Žižek himself seems to indicate as much in his response to the allegations. In response to a request from the website Critical Theory (not really known for its love of Žižek, it is worth pointing out) for comment on the allegation, Žižek expressed “regret” over the incident, but explained it as follows: “When I was writing the text on Derrida which contains the problematic passages, a friend told me about Kevin MacDonald’s theories, and I asked him to send me a brief resume. The friend send [sic] it to me, assuring me that I can use it freely since it merely resumes another’s line of thought. Consequently, I did just that – and I sincerely apologize for not knowing that my friend’s resume was largely borrowed from Stanley Hornbeck’s review of MacDonald’s book.”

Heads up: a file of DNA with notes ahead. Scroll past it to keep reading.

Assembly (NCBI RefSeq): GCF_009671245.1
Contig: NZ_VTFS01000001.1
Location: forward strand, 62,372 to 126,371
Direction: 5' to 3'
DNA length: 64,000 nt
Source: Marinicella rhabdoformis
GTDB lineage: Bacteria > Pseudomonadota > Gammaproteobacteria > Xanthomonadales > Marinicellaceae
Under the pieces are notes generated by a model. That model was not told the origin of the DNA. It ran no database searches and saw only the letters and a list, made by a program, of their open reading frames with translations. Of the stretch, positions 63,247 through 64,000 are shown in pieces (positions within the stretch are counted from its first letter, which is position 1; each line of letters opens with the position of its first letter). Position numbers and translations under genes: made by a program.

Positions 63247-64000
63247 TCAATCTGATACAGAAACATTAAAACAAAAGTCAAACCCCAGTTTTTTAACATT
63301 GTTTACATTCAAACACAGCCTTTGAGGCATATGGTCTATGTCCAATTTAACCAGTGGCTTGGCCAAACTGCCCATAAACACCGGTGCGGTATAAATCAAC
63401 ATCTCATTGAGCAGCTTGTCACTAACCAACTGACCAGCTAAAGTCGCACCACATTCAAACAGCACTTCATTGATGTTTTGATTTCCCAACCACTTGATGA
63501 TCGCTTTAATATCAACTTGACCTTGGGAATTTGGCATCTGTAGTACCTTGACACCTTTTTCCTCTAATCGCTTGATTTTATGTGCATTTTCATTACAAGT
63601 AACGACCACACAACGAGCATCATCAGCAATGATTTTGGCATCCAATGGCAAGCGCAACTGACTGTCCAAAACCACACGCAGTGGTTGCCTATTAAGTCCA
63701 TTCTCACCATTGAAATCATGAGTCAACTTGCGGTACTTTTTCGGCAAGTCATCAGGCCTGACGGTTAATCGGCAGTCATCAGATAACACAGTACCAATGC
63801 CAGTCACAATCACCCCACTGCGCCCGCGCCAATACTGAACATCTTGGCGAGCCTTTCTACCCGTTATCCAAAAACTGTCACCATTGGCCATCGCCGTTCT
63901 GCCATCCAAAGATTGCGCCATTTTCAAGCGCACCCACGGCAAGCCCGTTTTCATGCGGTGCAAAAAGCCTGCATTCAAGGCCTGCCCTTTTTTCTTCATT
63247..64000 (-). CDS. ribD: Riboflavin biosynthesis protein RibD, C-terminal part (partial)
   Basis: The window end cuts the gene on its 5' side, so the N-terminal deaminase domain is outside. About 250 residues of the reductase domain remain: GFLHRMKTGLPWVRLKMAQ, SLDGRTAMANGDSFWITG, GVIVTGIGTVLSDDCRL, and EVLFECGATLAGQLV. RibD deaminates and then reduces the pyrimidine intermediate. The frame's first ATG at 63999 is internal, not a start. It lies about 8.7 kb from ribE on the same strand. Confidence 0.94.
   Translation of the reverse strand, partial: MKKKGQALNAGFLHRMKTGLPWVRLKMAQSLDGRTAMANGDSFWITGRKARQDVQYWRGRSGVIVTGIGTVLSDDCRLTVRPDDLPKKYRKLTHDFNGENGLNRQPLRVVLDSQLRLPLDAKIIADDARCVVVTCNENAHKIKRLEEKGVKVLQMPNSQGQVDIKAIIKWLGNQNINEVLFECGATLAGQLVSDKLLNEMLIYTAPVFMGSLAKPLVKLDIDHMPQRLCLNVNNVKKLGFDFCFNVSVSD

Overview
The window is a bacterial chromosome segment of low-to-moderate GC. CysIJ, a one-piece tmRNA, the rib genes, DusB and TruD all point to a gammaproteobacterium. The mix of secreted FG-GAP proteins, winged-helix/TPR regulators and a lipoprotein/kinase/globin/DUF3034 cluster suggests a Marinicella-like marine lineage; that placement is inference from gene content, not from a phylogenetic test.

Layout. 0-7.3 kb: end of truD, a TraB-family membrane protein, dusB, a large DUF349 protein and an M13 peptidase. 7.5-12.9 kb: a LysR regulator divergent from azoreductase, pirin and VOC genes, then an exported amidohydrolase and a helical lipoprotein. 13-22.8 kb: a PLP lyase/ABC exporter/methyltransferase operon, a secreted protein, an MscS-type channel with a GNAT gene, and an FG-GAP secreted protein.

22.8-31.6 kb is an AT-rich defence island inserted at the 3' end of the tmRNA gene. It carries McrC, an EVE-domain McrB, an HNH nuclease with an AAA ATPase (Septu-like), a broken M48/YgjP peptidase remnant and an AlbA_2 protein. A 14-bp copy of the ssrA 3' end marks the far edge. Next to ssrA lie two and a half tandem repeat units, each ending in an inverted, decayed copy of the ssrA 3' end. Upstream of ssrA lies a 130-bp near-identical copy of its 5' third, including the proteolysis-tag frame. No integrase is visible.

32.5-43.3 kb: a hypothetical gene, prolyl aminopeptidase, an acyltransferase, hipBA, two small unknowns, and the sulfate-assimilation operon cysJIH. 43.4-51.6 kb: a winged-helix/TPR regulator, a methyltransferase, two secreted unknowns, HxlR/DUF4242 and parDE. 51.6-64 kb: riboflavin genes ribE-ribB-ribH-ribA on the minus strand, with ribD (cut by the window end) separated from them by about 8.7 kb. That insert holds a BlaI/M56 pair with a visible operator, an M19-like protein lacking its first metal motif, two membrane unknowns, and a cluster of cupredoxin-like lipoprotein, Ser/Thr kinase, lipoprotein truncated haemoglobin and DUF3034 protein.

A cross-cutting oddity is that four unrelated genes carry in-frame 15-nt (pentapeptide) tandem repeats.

Cite too much, and your work is derivative; cite too little, and you get accused of not knowing the literature, sloppiness, or in some cases plagiarism.
If my Facebook feed is any indication, many have not found Žižek’s response satisfying -- and I’ve seen more than a few make the comparison to what students say when they’re accused of plagiarism. It’s unsatisfying because it strikes us as dishonest and unconvincing, something that someone says after being caught because there is nothing better to say.
My question is why we find that response unsatisfying. Putting aside Žižek’s intentions and “what really happened” (which we can’t, of course, know), I would suggest that underneath a lot of the dissatisfaction among fans and critics are unrealistic expectations of what it means to be a scholar and to produce scholarly work. What is unsatisfying in Žižek’s response, in other words, is not the lame passing of the buck to his “friend” but the fact that Zizek relied rather heavily in this instance -- and likely in numerous others -- on the work of someone else.